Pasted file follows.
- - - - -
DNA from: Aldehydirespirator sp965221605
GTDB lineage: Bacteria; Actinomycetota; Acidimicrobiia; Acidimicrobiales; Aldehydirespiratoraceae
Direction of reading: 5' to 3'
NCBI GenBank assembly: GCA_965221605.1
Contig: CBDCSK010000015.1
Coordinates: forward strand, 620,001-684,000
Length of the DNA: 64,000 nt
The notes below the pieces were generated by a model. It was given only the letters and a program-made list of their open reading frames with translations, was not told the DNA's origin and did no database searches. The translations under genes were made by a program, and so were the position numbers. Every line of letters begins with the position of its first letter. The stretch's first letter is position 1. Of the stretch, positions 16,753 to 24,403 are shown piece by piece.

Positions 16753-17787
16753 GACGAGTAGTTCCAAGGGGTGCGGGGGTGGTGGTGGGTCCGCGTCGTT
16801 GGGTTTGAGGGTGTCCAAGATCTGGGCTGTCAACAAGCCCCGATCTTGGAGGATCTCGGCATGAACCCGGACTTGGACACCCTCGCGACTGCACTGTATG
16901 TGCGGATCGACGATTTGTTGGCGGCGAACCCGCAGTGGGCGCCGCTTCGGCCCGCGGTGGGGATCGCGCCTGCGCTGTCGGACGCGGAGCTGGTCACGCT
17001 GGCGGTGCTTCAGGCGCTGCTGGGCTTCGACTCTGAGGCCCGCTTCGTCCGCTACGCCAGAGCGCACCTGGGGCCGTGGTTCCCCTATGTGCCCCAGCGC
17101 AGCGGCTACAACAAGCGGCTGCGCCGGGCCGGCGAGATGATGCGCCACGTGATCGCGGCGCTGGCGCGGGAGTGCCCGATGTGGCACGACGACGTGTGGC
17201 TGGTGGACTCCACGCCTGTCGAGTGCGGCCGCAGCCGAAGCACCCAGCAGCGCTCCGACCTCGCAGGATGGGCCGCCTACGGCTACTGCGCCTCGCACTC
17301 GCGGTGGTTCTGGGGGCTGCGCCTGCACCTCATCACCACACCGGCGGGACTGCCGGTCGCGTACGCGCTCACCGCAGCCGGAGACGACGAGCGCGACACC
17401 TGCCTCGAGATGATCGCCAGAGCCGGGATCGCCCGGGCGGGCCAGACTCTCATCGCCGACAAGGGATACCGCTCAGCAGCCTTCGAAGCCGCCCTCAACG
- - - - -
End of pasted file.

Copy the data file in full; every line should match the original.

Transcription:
DNA from: Aldehydirespirator sp965221605
GTDB lineage: Bacteria; Actinomycetota; Acidimicrobiia; Acidimicrobiales; Aldehydirespiratoraceae
Direction of reading: 5' to 3'
NCBI GenBank assembly: GCA_965221605.1
Contig: CBDCSK010000015.1
Coordinates: forward strand, 620,001-684,000
Length of the DNA: 64,000 nt
The notes below the pieces were generated by a model. It was given only the letters and a program-made list of their open reading frames with translations, was not told the DNA's origin and did no database searches. The translations under genes were made by a program, and so were the position numbers. Every line of letters begins with the position of its first letter. The stretch's first letter is position 1. Of the stretch, positions 16,753 to 24,403 are shown piece by piece.

Positions 16753-17787
16753 GACGAGTAGTTCCAAGGGGTGCGGGGGTGGTGGTGGGTCCGCGTCGTT
16801 GGGTTTGAGGGTGTCCAAGATCTGGGCTGTCAACAAGCCCCGATCTTGGAGGATCTCGGCATGAACCCGGACTTGGACACCCTCGCGACTGCACTGTATG
16901 TGCGGATCGACGATTTGTTGGCGGCGAACCCGCAGTGGGCGCCGCTTCGGCCCGCGGTGGGGATCGCGCCTGCGCTGTCGGACGCGGAGCTGGTCACGCT
17001 GGCGGTGCTTCAGGCGCTGCTGGGCTTCGACTCTGAGGCCCGCTTCGTCCGCTACGCCAGAGCGCACCTGGGGCCGTGGTTCCCCTATGTGCCCCAGCGC
17101 AGCGGCTACAACAAGCGGCTGCGCCGGGCCGGCGAGATGATGCGCCACGTGATCGCGGCGCTGGCGCGGGAGTGCCCGATGTGGCACGACGACGTGTGGC
17201 TGGTGGACTCCACGCCTGTCGAGTGCGGCCGCAGCCGAAGCACCCAGCAGCGCTCCGACCTCGCAGGATGGGCCGCCTACGGCTACTGCGCCTCGCACTC
17301 GCGGTGGTTCTGGGGGCTGCGCCTGCACCTCATCACCACACCGGCGGGACTGCCGGTCGCGTACGCGCTCACCGCAGCCGGAGACGACGAGCGCGACACC
17401 TGCCTCGAGATGATCGCCAGAGCCGGGATCGCCCGGGCGGGCCAGACTCTCATCGCCGACAAGGGATACCGCTCAGCAGCCTTCGAAGCCGCCCTCAACG